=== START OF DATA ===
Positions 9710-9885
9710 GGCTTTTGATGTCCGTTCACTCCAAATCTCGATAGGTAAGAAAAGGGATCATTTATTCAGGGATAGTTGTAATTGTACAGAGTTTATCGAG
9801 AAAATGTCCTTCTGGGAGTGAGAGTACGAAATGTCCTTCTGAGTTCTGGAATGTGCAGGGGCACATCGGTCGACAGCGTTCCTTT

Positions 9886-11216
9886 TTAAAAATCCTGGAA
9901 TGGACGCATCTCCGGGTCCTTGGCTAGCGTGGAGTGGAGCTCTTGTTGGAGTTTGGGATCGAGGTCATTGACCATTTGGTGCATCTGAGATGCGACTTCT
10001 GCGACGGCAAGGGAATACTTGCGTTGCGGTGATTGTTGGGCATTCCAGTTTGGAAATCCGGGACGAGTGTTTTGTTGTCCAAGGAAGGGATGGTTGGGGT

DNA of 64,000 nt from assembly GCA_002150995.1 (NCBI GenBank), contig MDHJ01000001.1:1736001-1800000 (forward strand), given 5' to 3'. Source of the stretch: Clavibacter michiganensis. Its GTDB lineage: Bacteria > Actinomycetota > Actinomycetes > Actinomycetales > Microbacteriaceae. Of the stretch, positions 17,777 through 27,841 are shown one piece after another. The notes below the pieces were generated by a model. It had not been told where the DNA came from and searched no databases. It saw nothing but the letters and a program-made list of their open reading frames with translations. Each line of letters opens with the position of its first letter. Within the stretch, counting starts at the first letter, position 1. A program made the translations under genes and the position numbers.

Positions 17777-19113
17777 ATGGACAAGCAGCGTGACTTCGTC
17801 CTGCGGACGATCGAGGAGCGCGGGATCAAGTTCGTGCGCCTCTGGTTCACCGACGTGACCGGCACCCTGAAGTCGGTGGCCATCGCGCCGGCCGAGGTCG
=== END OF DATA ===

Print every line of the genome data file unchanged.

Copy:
Positions 9710-9885
9710 GGCTTTTGATGTCCGTTCACTCCAAATCTCGATAGGTAAGAAAAGGGATCATTTATTCAGGGATAGTTGTAATTGTACAGAGTTTATCGAG
9801 AAAATGTCCTTCTGGGAGTGAGAGTACGAAATGTCCTTCTGAGTTCTGGAATGTGCAGGGGCACATCGGTCGACAGCGTTCCTTT

Positions 9886-11216
9886 TTAAAAATCCTGGAA
9901 TGGACGCATCTCCGGGTCCTTGGCTAGCGTGGAGTGGAGCTCTTGTTGGAGTTTGGGATCGAGGTCATTGACCATTTGGTGCATCTGAGATGCGACTTCT
10001 GCGACGGCAAGGGAATACTTGCGTTGCGGTGATTGTTGGGCATTCCAGTTTGGAAATCCGGGACGAGTGTTTTGTTGTCCAAGGAAGGGATGGTTGGGGT

DNA of 64,000 nt from assembly GCA_002150995.1 (NCBI GenBank), contig MDHJ01000001.1:1736001-1800000 (forward strand), given 5' to 3'. Source of the stretch: Clavibacter michiganensis. Its GTDB lineage: Bacteria > Actinomycetota > Actinomycetes > Actinomycetales > Microbacteriaceae. Of the stretch, positions 17,777 through 27,841 are shown one piece after another. The notes below the pieces were generated by a model. It had not been told where the DNA came from and searched no databases. It saw nothing but the letters and a program-made list of their open reading frames with translations. Each line of letters opens with the position of its first letter. Within the stretch, counting starts at the first letter, position 1. A program made the translations under genes and the position numbers.

Positions 17777-19113
17777 ATGGACAAGCAGCGTGACTTCGTC
17801 CTGCGGACGATCGAGGAGCGCGGGATCAAGTTCGTGCGCCTCTGGTTCACCGACGTGACCGGCACCCTGAAGTCGGTGGCCATCGCGCCGGCCGAGGTCG